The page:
The grand duchy is the first EU country to unveil a “sustainability bond framework” that complies with new European rules. Luxembourg’s finance minister, Pierre Gramenga, said it will help the country’s goal of being a leader in green finance. Library picture: Pierre Gramegna is seen speaking at a business event in April 2018. Photo credit: Matic Zorman 

The finance ministry said on 2 September that its “Sustainability Bond Framework” was the first to meet new EU green finance rules.

“Luxembourg is the first European country and first AAA rated country worldwide to have launched a sustainability bond framework,” Bob Kieffer, director of Luxembourg’s treasury, wrote on his Linkedin page.

The government’s press release stated that, “living up to its reputation as a first-mover, Luxembourg has also incorporated eligibility criteria that are already fully in line with” the EU taxonomy for sustainable activities (which standardises how economic activities are screened for sustainability across the bloc) and the EU Green Bond Standard (a draft common labelling scheme).

Five banks appointed

Luxembourg’s government has already engaged five banks to float the bonds, Reuters reported on 2 September. The news agency, citing a lead manager memo, said the banks were BCEE, BNP Paribas, Bil, Deutsche Bank and Société Generale.

Luxembourg’s finance ministry will present the framework during an investor call on Thursday at 3pm, according to Reuters.

The government has not announced when it will sell its first sustainability bond, only saying that it would be “in the near future”. However, Reuters said the timing would be “subject to market conditions” and that the paper would be issued with a “medium to long-term maturity”.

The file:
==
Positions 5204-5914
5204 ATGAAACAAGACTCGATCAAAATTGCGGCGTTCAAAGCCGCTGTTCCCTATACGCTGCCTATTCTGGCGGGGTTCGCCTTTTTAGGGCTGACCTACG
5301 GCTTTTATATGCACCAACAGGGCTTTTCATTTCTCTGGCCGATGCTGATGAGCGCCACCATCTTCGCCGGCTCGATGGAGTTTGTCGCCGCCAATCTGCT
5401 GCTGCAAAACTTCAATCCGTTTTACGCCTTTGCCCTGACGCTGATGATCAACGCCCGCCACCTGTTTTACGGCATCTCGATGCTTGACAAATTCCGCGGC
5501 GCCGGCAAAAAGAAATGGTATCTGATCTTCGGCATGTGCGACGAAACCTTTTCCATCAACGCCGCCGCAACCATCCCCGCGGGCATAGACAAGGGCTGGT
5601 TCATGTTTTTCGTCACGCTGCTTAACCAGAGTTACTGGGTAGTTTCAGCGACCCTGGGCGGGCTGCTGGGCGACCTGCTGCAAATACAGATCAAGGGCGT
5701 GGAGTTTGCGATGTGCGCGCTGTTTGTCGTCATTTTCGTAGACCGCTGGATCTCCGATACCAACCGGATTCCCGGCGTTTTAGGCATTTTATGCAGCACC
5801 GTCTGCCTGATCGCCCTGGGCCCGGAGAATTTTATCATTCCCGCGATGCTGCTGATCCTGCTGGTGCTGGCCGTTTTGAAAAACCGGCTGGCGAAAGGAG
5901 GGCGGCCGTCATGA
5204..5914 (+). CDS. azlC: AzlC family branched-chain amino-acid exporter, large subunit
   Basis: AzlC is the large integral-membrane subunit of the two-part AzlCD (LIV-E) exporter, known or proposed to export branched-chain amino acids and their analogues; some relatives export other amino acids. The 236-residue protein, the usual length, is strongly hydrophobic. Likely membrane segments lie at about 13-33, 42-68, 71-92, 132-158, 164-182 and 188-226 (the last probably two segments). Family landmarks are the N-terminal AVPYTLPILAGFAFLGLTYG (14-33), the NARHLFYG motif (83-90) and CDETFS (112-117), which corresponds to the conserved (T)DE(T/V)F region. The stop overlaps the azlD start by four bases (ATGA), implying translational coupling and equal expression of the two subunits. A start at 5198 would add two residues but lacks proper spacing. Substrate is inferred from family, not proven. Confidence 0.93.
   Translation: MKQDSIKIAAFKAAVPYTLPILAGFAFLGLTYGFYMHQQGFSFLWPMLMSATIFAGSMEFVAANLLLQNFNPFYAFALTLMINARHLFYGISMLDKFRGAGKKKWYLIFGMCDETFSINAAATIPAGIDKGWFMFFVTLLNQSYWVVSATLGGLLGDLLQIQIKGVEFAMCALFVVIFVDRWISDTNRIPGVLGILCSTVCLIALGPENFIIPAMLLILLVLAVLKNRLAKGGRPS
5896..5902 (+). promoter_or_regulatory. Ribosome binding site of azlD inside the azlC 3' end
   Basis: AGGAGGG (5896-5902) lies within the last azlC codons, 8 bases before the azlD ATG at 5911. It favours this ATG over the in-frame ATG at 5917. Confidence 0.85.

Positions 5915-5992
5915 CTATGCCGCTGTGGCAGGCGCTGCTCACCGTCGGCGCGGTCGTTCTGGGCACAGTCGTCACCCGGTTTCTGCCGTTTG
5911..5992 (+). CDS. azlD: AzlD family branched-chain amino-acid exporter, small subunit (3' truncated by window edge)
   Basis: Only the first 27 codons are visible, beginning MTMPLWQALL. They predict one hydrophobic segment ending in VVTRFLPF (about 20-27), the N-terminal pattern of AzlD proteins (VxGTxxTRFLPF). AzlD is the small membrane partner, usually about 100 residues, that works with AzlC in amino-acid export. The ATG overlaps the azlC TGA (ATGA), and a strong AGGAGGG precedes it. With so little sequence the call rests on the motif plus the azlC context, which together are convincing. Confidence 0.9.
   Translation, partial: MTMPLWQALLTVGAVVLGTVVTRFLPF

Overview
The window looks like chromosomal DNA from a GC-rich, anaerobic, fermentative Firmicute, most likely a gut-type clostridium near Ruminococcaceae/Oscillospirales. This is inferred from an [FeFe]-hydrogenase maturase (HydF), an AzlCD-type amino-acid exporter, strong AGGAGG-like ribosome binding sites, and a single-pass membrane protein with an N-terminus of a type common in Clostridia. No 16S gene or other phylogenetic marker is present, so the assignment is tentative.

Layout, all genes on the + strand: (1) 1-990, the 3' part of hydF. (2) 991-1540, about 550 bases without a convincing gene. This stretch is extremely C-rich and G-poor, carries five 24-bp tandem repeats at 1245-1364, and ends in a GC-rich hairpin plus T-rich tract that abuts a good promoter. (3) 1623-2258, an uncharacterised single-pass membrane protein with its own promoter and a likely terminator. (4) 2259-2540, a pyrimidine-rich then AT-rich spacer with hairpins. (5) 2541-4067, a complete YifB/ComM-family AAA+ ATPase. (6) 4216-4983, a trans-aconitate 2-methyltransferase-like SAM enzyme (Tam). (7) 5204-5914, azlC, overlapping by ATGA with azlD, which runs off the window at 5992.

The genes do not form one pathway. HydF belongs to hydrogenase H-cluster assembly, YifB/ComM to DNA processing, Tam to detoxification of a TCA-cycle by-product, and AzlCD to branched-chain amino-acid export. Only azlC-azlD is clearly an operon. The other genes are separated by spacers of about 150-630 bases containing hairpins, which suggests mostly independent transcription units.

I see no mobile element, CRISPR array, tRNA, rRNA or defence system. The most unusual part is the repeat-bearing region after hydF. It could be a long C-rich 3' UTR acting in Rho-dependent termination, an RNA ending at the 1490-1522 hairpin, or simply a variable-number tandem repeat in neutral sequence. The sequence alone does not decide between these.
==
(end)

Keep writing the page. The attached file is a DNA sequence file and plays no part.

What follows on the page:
Germany sold its first green bonds on Wednesday, attracting €33bn in bids for €6bn in 10-year bonds, per the Financial Times and Reuters.

Sustainable objectives

According to the Luxembourg finance ministry’s press release, bonds issued under the framework can have “green, social or sustainability” objectives.

The ministry stated:

“Proceeds from the bonds issued through this framework can only be used to finance or refinance eligible expenditure. More specifically, this covers expenditure in the following green and social categories: construction of green buildings, energy transition, development of low-carbon transport, environmental protection, water and wastewater management, climate financing and R&D, access to essential services - health, education and social inclusion, affordable housing and job creation.”

Pierre Gramegna, the finance minister (DP), said the new framework “will enable the country to consolidate its position as a centre of excellence in the field of responsible, sustainable and innovative finance.”

The Luxembourg Stock Exchange started a platform for trading green bonds in 2016. About €50bn in sustainable securities were listed as of the end of April, the bourse said on 14 May.